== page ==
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Genitourinary

  • Nicole LarrierEmail author
Part of the Pediatric Oncology book series (PEDIATRICO)

Abstract

This chapter addresses the long-term effects of the treatment of childhood cancer on the genitourinary (GU) tract, primarily focusing on the kidneys, ureters, bladder, urethra, prostate, vagina, and uterus. The effects on ovaries and testes are reviewed in Chaps.  13 and  14. The most common pediatric cancers that occur in the GU tract include Wilms’ tumor, neuroblastoma, and rhabdomyosarcoma. The median age of children affected with these tumors ranges from 3 years (Wilms’ tumor, neuroblastoma) to 6 years (rhabdomyosarcoma). Growth and development of the GU tract in the following years may be compromised by the cancer treatment, including surgery, radiation therapy (RT), or chemotherapy; see Table 15.1. Recent changes in cancer therapy, including bone marrow transplantation, intraoperative radiation therapy, and high-dose rate brachytherapy, pose new risks that have not been clearly defined. Furthermore, GU organs may be incidentally damaged by therapies used to treat tumors in non-GU organs. For example, many of the chemotherapeutic agents used to treat both GU and non-GU tumors are potentially toxic to the kidney and/or bladder. In addition, radiation fields designed to treat the liver or pelvic bones usually include portions of the kidney or bladder.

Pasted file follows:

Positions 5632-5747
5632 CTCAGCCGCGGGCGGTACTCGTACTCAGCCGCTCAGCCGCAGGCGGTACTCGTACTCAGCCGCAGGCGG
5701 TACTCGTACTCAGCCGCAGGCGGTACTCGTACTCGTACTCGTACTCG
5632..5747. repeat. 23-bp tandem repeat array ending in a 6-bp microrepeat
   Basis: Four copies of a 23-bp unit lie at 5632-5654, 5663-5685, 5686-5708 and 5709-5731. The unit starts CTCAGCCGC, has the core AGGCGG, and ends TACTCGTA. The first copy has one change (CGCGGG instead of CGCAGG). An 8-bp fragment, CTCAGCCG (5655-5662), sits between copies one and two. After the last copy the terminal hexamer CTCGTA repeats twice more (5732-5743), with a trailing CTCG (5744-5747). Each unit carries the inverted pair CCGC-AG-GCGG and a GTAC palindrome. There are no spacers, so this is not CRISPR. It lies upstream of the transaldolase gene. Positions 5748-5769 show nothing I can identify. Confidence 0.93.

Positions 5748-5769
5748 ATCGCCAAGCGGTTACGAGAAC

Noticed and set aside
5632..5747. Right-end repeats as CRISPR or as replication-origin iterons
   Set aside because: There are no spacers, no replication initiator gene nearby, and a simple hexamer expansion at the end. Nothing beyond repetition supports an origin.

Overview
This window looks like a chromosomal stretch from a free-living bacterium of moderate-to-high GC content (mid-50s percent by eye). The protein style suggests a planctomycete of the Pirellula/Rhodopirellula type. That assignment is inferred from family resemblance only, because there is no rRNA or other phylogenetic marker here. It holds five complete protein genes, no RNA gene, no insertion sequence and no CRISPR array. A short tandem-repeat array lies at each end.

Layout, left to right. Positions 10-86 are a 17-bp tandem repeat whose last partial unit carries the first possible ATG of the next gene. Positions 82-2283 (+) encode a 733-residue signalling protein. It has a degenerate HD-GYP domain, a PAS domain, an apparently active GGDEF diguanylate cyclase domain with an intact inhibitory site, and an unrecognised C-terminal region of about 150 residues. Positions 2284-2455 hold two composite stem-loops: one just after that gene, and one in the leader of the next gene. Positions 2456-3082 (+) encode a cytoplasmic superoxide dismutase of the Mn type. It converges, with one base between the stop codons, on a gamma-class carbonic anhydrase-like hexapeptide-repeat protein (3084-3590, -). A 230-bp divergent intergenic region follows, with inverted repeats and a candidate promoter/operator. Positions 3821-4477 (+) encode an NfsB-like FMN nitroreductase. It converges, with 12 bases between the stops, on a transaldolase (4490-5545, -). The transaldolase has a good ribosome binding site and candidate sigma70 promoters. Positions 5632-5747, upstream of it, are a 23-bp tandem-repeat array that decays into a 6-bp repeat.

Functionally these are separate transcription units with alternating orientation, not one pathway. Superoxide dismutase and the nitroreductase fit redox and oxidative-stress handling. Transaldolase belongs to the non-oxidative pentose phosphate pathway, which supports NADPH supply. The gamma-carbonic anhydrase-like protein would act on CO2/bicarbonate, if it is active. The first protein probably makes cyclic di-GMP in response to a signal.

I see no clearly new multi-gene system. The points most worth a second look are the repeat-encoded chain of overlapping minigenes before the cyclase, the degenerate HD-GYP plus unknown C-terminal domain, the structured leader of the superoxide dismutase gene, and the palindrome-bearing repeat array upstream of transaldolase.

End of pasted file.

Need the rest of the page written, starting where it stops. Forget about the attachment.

Keywords

Glomerular Filtration Rate Childhood Cancer Transitional Cell Carcinoma Urinary Diversion Hemorrhagic Cystitis 
These keywords were added by machine and not by the authors. This process is experimental and the keywords may be updated as the learning algorithm improves.

Notes

Acknowledgements

The author wishes to acknowledge L. Marks, B. Raney, R. Heyn, and R. Cassaday.

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Copyright information

© Springer International Publishing 2015

Authors and Affiliations

  1. 1.Department of Radiation OncologyDuke University Medical CenterDurhamUSA

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